May 1897 – April 1898
Hoover arrives at the West Australian port of Albany on May 13 and journeys by train to the capital Perth. Another train takes him 400 miles to Coolgardie, the birthplace of the now-extensive goldfields. This remote outback boom town is where Bewick, Moreing has its Australian regional headquarters.
Hoover’s ranked No. 4 among a staff of 53, with an annual salary of $5,000 plus expenses. He has his own valet and cook. As the inspecting engineer in charge of mine exploration and evaluation, he spends most of his time travelling (sometimes by camel) throughout the ever-expanding goldfields. On one trip, he inspects 18 mines in 18 days, while on another he looks at nearly 50 mines in just 10 days. He is already developing quite a reputation.
On one trip, he happens upon the fledgling Sons of Gwalia mine at Leonora, well over 100 miles north of Coolgardie. His geological training tells him this is a mine of enormous potential. He urges Bewick, Moreing to secure control and place him in sole command of its further development. He gets his wish on both counts.
May 1898 – November 1898
Not yet 24, Hoover is now the new superintendent of the Sons of Gwalia, with 250 men under his command. And he’s now on $12,500 a year with a share of the profits. He knows he has to make the mine realise the potential he identified in the report that convinced Bewick, Moreing to not only secure it but float it on London’s Royal Exchange as Sons of Gwalia Ltd. He sets about an ambitious redevelopment – upgrading plant and equipment, introducing new accounting systems, changing work practices and conditions, and obsessively pursuing cost savings in the name of efficiency and maximum profit. It’s all at breakneck speed and it’s not without its problems. He promptly squashes several strikes by disgruntled workers, and fuels long-term resentment by hiring Italian workers in preference to ‘Britishers’. And he’s already being hailed by the press, with London’s Financial Times declaring him “one of the ablest mining engineers in Western Australia”.
Ernest Williams, head of Bewick, Moreing’s Western Australian operations is not so impressed. He dislikes “the young Yankee upstart” and suspects he may be gunning for his job. He’s right. Hoover attempts to engineer a staff revolt against Williams.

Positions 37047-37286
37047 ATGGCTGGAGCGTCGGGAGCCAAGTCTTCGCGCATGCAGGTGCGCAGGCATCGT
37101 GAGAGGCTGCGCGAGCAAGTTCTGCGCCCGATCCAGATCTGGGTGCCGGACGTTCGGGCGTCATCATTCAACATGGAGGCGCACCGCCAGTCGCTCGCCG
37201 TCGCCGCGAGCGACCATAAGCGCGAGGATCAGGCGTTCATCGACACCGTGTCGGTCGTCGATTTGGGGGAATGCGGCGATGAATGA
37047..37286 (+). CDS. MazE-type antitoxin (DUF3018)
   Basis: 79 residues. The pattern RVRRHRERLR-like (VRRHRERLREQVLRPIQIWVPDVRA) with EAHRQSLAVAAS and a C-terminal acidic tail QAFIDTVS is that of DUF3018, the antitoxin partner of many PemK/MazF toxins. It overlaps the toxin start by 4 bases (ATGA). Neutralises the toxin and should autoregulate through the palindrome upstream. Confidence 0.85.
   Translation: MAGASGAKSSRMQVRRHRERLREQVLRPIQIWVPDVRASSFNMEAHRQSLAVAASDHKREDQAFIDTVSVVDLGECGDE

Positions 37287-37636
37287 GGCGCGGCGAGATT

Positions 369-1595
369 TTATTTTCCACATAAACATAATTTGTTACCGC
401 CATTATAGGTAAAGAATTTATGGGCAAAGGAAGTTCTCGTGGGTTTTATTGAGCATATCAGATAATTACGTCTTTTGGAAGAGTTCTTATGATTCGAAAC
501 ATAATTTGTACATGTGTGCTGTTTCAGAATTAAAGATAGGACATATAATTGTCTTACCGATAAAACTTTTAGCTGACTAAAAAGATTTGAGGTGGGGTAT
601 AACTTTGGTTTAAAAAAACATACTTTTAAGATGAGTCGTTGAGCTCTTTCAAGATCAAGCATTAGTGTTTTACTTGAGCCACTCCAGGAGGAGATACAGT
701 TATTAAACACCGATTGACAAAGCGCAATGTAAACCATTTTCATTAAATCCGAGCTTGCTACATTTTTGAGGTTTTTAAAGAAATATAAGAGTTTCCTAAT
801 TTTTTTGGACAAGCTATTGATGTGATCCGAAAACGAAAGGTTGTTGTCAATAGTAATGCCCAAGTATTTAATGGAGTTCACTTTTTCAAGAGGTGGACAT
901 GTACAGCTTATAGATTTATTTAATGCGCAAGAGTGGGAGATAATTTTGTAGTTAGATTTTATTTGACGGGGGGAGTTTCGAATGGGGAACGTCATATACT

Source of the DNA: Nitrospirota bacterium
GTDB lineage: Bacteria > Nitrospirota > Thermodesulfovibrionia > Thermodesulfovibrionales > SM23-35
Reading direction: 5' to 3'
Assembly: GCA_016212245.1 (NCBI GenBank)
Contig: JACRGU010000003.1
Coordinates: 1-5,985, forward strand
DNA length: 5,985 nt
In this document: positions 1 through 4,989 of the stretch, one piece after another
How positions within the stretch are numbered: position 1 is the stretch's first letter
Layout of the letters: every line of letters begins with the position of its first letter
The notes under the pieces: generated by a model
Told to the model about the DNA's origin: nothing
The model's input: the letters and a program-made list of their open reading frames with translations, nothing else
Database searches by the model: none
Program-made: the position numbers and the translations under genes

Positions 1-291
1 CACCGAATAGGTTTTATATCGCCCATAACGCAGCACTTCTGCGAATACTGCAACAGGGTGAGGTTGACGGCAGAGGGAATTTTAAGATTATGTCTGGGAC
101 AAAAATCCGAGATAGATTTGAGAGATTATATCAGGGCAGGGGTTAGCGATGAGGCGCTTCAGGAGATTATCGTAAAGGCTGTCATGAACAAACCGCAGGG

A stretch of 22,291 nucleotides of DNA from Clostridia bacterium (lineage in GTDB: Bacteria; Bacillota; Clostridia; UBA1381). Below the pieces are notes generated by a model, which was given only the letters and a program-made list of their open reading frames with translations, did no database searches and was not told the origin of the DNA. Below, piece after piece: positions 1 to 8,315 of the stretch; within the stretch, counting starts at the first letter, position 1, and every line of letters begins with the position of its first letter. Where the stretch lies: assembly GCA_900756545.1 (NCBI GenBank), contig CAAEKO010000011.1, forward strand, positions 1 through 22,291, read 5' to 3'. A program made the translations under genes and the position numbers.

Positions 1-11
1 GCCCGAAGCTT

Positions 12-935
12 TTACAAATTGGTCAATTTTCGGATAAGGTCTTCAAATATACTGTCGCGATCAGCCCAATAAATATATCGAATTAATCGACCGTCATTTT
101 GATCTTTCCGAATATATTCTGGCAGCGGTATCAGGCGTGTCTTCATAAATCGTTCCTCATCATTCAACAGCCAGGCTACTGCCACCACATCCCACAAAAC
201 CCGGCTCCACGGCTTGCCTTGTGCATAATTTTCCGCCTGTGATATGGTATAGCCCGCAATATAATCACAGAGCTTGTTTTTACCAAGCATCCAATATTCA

In a letter to his brother Tad, Hoover writes, “He [Williams] is quite the most complete scoundrel I have ever met, and it's a question of fight or be done up behind my back. Between ourselves, they are a crowd of Sons of Bitches from stem to stern. It just happens that Charles Moreing's business can't run without me and I will force him to make me managing director of Australia or tell him to go to the devil.”
In London, Moreing is aware of what’s going on. He doesn’t want local fall-out from dismissing Williams, nor does he want to lose his ambitious and talented American. He resolves the situation by keeping Williams where he is and by offering Hoover a new opportunity in China where the company is seeking to develop new coal and gold-mining concessions. Hoover accepts the new challenge – and an increase in salary and conditions. The Sons of Gwalia, forever associated with Hoover, will become one of the 10 richest gold mines in Australian history and the mine from which Bewick, Moreing “made the most profit of any business we did.”
All the while that Hoover’s been in Western Australia, he’s been financially supporting his brother Tad, sister May and cousin Harriette back in America (through the auspices of his Stanford friend and lawyer Lester Hinsdale). And he certainly hasn’t forgotten his Stanford sweetheart, the remarkable Miss Lou Henry, who was Stanford’s (and possibly the USA’s) first-ever female geology graduate. On packing up at the Sons of Gwalia and travelling to Perth in preparation for his journey to China via London and the US, Hoover cables Lou with four words: “Will you marry me?” She replies with one: “Yes.”
January 1899 – November 1901
Hoover arrives in London for a briefing on the China job, then proceeds to New York and across the continent to Monterey in California where he marries Lou Henry on February 10. The next day they sail out of San Francisco for China.
Hoover has a dual role in China as Bewick, Moreing’s representative and as the Chinese government’s chief engineer in its Bureau of Mines, responsible for Chihli and Jehol provinces. He and Lou are based in Tientsin and this is where they are during the anti-foreign nationalist insurrection known as the Boxer Rebellion (June-August 1900). Along with hundreds of foreign families, they are trapped in the European compound, defended by just a few soldiers. Hoover helps direct the construction of barricades, while Lou is busy attending to the sick and wounded. Their house is hit by mortar fire and Lou narrowly escapes a bullet, while hundreds others are killed. In America, there are press reports that the Hoovers have lost their lives. But after ten long weeks, relief forces finally arrive and they manage to escape China, taking a German mail boat to Europe.